Magnificat and Nunc Dimittis
Also known as the 'mag and nunc', these canticles, which are the hymn of the Virgin Mary and the song of Simeon, both from St Luke's gospel, are always sung at Evensong. They are usually set musically as a pair. Each is preceded by a Bible reading.
This is the Anglican equivalent to a motet. It is some text, often but not always, of Biblical origin, set to music, lasting about the same time as your average pop song. It occurs towards the end of the service. Long anthems are a good way of making the choir unpopular if Evensong directly precedes dinner as is common in many college chapels.
A Potted History
The roots of the Anglican Choral Tradition predate the formation of the Anglican Church itself. St Sylvester, who was Pope from 314 to 336, founded a school of song in Rome to promote singing technique and learning of the repertoire of plainsong church music. Of course the Anglican Church itself was not founded until the middle of the 16th Century7, but being one of the more discreet reformations, aside from the translation of the liturgy into the vernacular, not a whole lot changed from the point of view of the average chorister. However, the following period of alternating puritanical and romanizing backlashes and then the inadvisability of anything smacking of high church in the years leading up to the Restoration, had a rather more severe effect on music in English churches, almost wiping it out entirely for a while.
This enabled choral music in Anglican worship to develop a flavour all of its own as it recovered from the brink of extinction. The relative scarcity of organs after a particularly overzealous spate of puritanical vandalism made an especially deep impact. This scarcity broke the continuity with Roman Catholic traditions and also forced choirs to compensate for the lack of instrumental accompaniment8. Even today a choir's duties include supporting the congregational singing, and the Anglican psalm chants can stand alone harmonically without accompaniment. This disruption, along with the time it took for organs to be rebuilt (many of those destroyed in the 17th Century were not rebuilt or replaced for a century and a half after the restoration of the episcopacy), is probably the most significant factor in the early development of the tradition - most of the settings have been centred around the 1662 edition of the Book of Common Prayer, but this is not substantially different from the original 1549 version, so all the upheaval ultimately had a far greater musical impact than it did liturgical.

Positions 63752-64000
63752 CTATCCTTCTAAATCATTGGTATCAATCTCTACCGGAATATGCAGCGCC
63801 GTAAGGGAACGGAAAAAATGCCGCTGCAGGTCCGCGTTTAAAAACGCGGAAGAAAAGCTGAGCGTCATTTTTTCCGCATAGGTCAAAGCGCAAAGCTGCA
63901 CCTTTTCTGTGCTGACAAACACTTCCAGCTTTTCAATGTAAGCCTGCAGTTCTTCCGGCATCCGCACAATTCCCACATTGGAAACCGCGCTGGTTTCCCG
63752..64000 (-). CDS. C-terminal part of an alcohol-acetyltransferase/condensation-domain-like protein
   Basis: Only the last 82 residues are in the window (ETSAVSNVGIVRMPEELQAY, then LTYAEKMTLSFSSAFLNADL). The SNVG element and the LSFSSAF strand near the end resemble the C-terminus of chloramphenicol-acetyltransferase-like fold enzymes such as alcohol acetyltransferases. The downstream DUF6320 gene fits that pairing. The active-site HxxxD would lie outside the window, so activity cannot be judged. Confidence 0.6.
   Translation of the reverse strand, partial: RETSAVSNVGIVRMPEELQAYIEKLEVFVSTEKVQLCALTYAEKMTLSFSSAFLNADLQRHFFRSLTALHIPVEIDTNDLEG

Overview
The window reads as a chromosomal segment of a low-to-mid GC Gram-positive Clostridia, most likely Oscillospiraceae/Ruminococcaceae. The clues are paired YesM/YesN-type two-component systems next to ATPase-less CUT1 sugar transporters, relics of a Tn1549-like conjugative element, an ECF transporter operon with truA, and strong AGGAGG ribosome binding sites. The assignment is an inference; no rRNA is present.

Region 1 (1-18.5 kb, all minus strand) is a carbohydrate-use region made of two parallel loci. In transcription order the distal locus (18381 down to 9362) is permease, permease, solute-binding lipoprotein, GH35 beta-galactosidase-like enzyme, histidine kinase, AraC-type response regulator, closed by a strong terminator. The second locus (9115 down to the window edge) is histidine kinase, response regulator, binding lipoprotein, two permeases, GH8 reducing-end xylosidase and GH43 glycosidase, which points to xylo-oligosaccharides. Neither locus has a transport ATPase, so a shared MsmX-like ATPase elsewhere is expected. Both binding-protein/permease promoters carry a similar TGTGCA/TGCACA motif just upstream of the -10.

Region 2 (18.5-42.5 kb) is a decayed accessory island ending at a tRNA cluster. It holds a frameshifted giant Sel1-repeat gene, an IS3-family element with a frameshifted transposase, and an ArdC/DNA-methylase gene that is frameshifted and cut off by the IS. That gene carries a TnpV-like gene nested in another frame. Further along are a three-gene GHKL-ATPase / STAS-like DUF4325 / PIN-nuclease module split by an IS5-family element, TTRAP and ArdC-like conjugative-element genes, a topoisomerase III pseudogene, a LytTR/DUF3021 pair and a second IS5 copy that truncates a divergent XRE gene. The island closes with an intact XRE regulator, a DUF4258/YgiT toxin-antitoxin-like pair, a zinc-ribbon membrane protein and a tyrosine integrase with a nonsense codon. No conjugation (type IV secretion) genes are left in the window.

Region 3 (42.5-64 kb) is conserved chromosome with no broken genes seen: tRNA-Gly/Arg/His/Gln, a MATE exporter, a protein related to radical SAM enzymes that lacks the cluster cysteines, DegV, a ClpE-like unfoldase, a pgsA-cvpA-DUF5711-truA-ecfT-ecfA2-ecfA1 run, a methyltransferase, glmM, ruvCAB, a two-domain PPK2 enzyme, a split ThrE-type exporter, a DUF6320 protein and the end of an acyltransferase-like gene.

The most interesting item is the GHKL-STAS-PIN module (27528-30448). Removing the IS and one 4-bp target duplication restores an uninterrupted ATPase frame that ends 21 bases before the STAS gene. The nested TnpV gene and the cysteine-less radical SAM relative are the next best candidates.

Towards the end of the 18th Century, pretty much everywhere that was going to build another organ had already done so, and we saw another step towards choirs of the form we see today. There was a movement to improve decorum and presentation in choirs, and this led to the widespread enforcement of a dress code for each choir. The surplice and cassock is a tradition originating in college choirs, particularly those of Oxford. This appears to have been the last major development to pervade the world of Anglican choral music.
Where To Hear It
The three most obvious kinds of establishments in which to find examples of the Anglican choral tradition are:
Cathedrals and other big churches with semi-professional choirs.
College chapels - famously, but not exclusively, certain Oxbridge colleges.
Amateur church choirs.
The latter category is often on a smaller scale due to the difficulty of finding 16 or more competent singers prepared to devote time to a choir from the typical church congregation in the UK. Indeed some congregations count themselves as lucky to number 16 people, let alone 16 good singers. Quality is variable ranging from the truly excellent to the truly awful. The other two categories tend to be regarded as somewhat more prestigious, and so are often oversubscribed with would-be choristers. Getting to pick and choose singers, rather than be grateful to have any, tends to improve the quality.